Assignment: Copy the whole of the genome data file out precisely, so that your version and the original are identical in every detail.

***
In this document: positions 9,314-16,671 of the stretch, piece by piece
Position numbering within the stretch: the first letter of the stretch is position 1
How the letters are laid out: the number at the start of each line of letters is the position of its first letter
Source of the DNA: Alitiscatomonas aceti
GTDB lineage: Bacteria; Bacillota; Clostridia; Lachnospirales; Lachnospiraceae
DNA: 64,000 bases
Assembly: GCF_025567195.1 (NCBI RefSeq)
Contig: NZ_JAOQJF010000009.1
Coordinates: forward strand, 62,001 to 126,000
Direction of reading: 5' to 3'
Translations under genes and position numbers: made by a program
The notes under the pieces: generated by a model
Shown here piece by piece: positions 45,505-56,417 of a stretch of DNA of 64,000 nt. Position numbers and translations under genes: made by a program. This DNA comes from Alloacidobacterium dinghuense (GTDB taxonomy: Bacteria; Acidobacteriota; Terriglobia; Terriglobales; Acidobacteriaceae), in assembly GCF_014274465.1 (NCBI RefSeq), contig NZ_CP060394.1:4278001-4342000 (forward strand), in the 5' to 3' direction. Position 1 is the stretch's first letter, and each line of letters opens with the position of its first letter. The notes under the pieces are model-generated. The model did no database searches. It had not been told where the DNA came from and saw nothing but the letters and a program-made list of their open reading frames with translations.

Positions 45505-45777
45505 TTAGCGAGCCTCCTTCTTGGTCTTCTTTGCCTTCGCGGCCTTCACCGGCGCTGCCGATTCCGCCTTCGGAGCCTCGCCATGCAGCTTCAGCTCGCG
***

In this document: positions 9,314-16,671 of the stretch, piece by piece
Position numbering within the stretch: the first letter of the stretch is position 1
How the letters are laid out: the number at the start of each line of letters is the position of its first letter
Source of the DNA: Alitiscatomonas aceti
GTDB lineage: Bacteria; Bacillota; Clostridia; Lachnospirales; Lachnospiraceae
DNA: 64,000 bases
Assembly: GCF_025567195.1 (NCBI RefSeq)
Contig: NZ_JAOQJF010000009.1
Coordinates: forward strand, 62,001 to 126,000
Direction of reading: 5' to 3'
Translations under genes and position numbers: made by a program
The notes under the pieces: generated by a model
Shown here piece by piece: positions 45,505-56,417 of a stretch of DNA of 64,000 nt. Position numbers and translations under genes: made by a program. This DNA comes from Alloacidobacterium dinghuense (GTDB taxonomy: Bacteria; Acidobacteriota; Terriglobia; Terriglobales; Acidobacteriaceae), in assembly GCF_014274465.1 (NCBI RefSeq), contig NZ_CP060394.1:4278001-4342000 (forward strand), in the 5' to 3' direction. Position 1 is the stretch's first letter, and each line of letters opens with the position of its first letter. The notes under the pieces are model-generated. The model did no database searches. It had not been told where the DNA came from and saw nothing but the letters and a program-made list of their open reading frames with translations.

Positions 45505-45777
45505 TTAGCGAGCCTCCTTCTTGGTCTTCTTTGCCTTCGCGGCCTTCACCGGCGCTGCCGATTCCGCCTTCGGAGCCTCGCCATGCAGCTTCAGCTCGCG